LatAm Daily Briefing: Argentina’s Creditors Bemoan Lack of Progress; Bolsonaro Loses Third Education Minister; Aeromexico Files

1 July: Find out what's been happening in Latin America with our latest news update.

1 July: Find out what's been happening in Latin America with our latest news update.

Argentina’s creditors are pressuring the government to move forward on debt talks after negotiations stalled. Two of the groups of creditors, the Ad Hoc and Exchange bondholder groups, said they have had no meaningful discussions with Argentine authorities since June 17th, according to a joint statement cited by local media. The groups say they are willing to engage constructively to reach a consensual agreement the country and its creditors can support. Argentina defaulted on its $65 billion debt payments in May and has since been in talks to restructure the agreement, and which have been extended until July 24th. “The lack of serious engagement from the Argentine authorities is deeply concerning, given that time is of the essence and all parties should be focused on avoiding the devastating legal and economic costs of a prolonged default,” according to the creditors’ statement.

Brazil’s Education Minister Carlos Decotelli has resigned after just five days in the post following questions about the veracity of his qualifications. Decotelli, who was the first black minister appointed to right-wing President Jair Bolsonaro’s cabinet, has been accused of not completing doctorate studies and plagiarism in his master’s degree thesis. Decotelli, who had yet to be sworn in, told the Folha de S. Paulo newspaper on Tuesday that he would not accept the post. Decotelli, who has been a professor at Brazil’s naval academy, and who was involved in Bolsonaro’s election campaign and transition team, was the government’s third education minister since Bolsonaro’s term began in January 2019.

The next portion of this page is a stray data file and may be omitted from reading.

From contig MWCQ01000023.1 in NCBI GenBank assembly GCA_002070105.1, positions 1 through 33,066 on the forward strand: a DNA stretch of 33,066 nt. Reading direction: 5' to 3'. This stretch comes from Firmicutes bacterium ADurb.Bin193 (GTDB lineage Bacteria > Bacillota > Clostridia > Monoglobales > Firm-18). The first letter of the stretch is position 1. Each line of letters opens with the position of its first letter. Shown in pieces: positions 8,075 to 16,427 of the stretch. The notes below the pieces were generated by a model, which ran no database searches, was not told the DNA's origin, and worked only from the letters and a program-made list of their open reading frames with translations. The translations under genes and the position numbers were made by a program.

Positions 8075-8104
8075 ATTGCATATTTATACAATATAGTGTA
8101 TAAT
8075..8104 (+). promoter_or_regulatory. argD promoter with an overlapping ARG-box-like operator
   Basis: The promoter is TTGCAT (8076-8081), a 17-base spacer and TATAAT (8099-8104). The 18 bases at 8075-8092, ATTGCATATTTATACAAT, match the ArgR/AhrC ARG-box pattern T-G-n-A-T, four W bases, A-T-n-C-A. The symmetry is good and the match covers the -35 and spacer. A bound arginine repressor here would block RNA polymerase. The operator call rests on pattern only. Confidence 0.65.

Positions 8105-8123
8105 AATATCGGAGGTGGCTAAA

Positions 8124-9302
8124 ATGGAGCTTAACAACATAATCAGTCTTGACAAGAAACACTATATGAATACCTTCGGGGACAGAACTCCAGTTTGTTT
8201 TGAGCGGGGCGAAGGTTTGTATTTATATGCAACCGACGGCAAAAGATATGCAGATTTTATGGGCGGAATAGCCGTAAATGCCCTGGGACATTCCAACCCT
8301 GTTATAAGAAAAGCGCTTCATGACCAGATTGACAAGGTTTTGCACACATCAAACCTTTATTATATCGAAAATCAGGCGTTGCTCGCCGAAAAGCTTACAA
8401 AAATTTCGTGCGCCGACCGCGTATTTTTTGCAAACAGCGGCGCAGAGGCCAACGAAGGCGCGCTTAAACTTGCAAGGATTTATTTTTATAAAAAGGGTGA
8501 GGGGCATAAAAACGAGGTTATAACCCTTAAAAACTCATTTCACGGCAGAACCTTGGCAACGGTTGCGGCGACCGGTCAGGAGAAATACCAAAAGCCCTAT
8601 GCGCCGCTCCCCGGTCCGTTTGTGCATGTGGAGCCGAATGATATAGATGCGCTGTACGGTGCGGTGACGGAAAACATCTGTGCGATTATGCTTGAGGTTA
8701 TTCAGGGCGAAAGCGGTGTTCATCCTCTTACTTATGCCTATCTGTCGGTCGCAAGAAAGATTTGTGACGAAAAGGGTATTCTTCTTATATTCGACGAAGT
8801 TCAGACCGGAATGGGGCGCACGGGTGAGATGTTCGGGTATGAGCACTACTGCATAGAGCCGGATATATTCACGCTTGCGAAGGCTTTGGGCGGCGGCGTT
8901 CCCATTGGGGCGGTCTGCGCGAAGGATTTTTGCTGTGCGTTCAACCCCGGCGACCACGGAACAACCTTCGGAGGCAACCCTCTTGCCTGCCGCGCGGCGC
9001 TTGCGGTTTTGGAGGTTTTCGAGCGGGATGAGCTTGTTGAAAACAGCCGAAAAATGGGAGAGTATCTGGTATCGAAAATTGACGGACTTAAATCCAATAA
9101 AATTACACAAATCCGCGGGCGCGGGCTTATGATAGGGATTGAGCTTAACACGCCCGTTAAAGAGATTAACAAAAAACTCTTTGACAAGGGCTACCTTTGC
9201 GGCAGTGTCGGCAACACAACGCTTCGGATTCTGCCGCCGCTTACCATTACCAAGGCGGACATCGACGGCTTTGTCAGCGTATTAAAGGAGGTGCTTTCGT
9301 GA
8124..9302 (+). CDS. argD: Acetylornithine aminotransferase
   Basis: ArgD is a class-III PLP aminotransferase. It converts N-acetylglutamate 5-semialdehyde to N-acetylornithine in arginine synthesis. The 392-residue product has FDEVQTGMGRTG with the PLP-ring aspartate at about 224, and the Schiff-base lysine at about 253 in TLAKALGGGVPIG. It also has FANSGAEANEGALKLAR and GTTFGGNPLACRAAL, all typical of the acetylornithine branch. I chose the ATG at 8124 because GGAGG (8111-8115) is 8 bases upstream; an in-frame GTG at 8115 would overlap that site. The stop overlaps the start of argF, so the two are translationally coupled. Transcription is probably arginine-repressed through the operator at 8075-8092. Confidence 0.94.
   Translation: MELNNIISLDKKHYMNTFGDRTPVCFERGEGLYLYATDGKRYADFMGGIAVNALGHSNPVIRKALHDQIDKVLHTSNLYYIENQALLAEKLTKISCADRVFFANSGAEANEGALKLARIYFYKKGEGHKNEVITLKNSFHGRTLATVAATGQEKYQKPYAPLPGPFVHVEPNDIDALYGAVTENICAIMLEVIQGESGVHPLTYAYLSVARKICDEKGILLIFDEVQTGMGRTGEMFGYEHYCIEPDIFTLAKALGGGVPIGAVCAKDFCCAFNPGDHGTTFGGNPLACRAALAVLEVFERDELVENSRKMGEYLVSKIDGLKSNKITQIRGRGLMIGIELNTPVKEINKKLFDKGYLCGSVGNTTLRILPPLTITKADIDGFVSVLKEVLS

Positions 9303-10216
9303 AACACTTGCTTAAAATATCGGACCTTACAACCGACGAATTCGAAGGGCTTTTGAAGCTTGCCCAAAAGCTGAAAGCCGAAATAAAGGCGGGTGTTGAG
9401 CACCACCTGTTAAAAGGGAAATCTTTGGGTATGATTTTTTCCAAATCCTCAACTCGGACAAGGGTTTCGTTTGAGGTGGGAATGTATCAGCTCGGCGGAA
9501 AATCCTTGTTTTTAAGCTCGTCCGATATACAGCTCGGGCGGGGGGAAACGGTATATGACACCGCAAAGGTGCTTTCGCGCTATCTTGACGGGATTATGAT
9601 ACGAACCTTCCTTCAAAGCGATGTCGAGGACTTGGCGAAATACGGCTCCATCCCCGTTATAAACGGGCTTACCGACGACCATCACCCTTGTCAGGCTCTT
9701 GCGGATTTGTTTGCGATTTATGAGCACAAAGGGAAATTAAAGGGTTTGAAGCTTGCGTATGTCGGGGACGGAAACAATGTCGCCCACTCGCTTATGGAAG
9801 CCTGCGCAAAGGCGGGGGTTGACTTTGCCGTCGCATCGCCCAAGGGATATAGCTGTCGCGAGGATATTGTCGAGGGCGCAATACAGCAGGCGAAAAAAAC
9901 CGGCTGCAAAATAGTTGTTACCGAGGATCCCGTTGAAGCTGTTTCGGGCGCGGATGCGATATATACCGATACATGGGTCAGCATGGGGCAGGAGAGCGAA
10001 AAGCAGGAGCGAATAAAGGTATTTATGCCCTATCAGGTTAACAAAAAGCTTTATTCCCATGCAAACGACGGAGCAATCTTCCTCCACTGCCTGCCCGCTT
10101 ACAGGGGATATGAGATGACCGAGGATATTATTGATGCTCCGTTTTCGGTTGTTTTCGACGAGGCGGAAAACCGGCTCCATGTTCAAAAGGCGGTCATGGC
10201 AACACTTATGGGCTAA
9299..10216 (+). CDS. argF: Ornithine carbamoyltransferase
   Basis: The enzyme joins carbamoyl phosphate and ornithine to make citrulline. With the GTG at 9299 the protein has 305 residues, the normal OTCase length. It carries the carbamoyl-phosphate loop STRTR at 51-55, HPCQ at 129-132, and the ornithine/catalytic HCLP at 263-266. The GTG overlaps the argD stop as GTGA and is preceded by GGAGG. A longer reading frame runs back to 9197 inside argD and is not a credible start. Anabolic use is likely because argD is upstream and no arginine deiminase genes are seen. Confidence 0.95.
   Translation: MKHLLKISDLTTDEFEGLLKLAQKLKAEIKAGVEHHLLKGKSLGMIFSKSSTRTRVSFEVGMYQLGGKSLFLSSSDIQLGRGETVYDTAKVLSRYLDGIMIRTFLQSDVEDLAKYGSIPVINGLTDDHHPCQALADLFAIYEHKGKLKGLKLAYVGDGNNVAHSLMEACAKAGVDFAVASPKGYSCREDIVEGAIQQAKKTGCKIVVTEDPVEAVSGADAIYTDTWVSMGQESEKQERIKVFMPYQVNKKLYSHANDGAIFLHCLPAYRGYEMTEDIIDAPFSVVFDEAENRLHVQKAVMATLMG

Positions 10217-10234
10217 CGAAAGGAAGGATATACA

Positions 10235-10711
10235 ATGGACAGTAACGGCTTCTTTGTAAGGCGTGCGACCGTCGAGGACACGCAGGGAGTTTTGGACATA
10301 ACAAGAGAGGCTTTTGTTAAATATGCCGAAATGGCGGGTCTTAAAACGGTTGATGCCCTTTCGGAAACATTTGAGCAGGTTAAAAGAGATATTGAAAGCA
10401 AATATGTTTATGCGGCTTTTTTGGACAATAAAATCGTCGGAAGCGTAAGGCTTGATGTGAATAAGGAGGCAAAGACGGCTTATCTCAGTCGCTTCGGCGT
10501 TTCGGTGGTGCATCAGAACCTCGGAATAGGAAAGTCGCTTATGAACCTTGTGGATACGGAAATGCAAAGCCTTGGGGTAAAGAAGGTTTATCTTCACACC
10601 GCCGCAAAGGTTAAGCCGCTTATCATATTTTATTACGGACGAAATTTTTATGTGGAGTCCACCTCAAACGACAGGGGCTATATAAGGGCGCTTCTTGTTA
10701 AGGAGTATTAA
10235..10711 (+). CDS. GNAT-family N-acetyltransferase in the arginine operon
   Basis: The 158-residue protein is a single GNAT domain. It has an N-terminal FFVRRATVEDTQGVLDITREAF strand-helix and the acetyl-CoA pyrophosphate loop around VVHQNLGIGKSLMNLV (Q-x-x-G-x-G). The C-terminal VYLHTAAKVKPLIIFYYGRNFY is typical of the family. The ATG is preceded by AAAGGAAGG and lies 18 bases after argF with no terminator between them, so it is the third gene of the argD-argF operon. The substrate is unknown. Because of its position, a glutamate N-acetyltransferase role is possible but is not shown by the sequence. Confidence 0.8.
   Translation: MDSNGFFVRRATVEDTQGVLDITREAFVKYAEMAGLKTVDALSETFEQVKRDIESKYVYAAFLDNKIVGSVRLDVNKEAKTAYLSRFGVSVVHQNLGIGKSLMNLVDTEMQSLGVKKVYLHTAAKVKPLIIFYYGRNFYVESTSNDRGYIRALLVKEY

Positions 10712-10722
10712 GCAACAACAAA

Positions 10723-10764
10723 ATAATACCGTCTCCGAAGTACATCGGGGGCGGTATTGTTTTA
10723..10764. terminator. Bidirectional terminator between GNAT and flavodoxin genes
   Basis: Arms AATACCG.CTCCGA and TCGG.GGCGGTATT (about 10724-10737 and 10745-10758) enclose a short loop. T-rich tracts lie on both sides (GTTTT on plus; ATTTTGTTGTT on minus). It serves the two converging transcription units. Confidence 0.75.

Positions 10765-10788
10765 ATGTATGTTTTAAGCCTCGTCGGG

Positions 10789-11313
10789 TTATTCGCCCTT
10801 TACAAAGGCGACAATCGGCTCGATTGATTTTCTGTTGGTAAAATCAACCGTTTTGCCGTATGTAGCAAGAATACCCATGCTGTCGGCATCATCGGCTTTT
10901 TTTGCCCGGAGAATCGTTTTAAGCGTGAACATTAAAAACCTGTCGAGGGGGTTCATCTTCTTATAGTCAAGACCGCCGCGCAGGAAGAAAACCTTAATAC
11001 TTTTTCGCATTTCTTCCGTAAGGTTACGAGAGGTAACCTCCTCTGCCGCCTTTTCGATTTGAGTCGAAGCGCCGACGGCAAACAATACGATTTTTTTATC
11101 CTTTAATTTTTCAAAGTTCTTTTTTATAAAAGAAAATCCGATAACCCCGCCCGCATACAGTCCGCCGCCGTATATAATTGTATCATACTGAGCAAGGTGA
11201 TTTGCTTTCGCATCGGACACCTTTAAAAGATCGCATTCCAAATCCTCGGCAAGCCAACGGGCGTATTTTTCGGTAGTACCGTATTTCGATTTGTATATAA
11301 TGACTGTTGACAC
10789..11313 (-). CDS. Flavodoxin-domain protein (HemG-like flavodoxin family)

Chile has slashed government salaries, with cuts ranging from 1-25%, and which affect 693 officials, including President Sebastián Piñera, whose salary will be cut by 10%, while 155 congress members, 43 senators and 24 ministers received a 25% pay cut. The cuts had been proposed in parliament since 2014, with lawmakers calling for cuts of up to 50%, and could be extended to the salaries of more public servants, according to local media, with the planned savings in expenditure to be channeled toward aiding the country’s fight against the Covid-19 pandemic. Chile remains under lockdown to stem the spread of the virus, and has so far reported a death toll of 5,688, with more than 279,000 confirmed cases.

The mayor of Colombia’s capital Bogotá has decided against imposing a second lockdown in the city. Claudia López had said in recent days that if bed occupancy in the city’s hospitals’ intensive care units increased she would re-impose confinement measures in a bid to stem Covid-19 contagion. López met with the country’s Health Minister Fernando Ruiz on Tuesday to evaluate the situation and announced that there would not be another lockdown, despite her earlier calls on President Iván Duque to slow down the country’s economic reopening. Colombia’s death toll from the virus currently stands at  3,334, with more than 97,000 confirmed cases.

Mexico’s Aeromexico has filed for Chapter 11 bankruptcy in the US, the latest Latin American airline to run into financial ruin as a result of the Covid-19 pandemic, following Colombia’s Avianca and Chile-based regional carrier LATAM Airlines, both of which have also filed for restructuring. Aeromexico said on Tuesday that it had applied for Chapter 11 restructuring in order to continue flying. "We are committed to taking the necessary measures so that we can operate effectively in this new landscape and be well prepared for a successful future when the Covid-19 pandemic is behind us," CEO Andrés Conesa said. The airline had already grounded part of its fleet in response to the slump in demand, and in March announced it would only be operating cargo flights for the first time in its history.

Peru’s mining and hydrocarbons output shrank by 45.7% year-on-year in May, the third straight monthly drop, the government said on Wednesday, as the industries are impacted by the lockdown and slump in demand amid the Covid-19 pandemic. Peru is the world’s second-largest producer of copper, silver and zinc, and the mining sector is a major driver of the country’s economy. The national statistics agency INEI said copper output in May fell by 42.2% compared with the same month of 2019, while gold production declined by 65.1%, zinc by 75.7% and silver by 65.8%. Other industries to suffer a major contraction in May were fishing, which declined by 46.99%, while cement consumption contracted by 65.05% as the construction sector also suffered the impact of the lockdown. 


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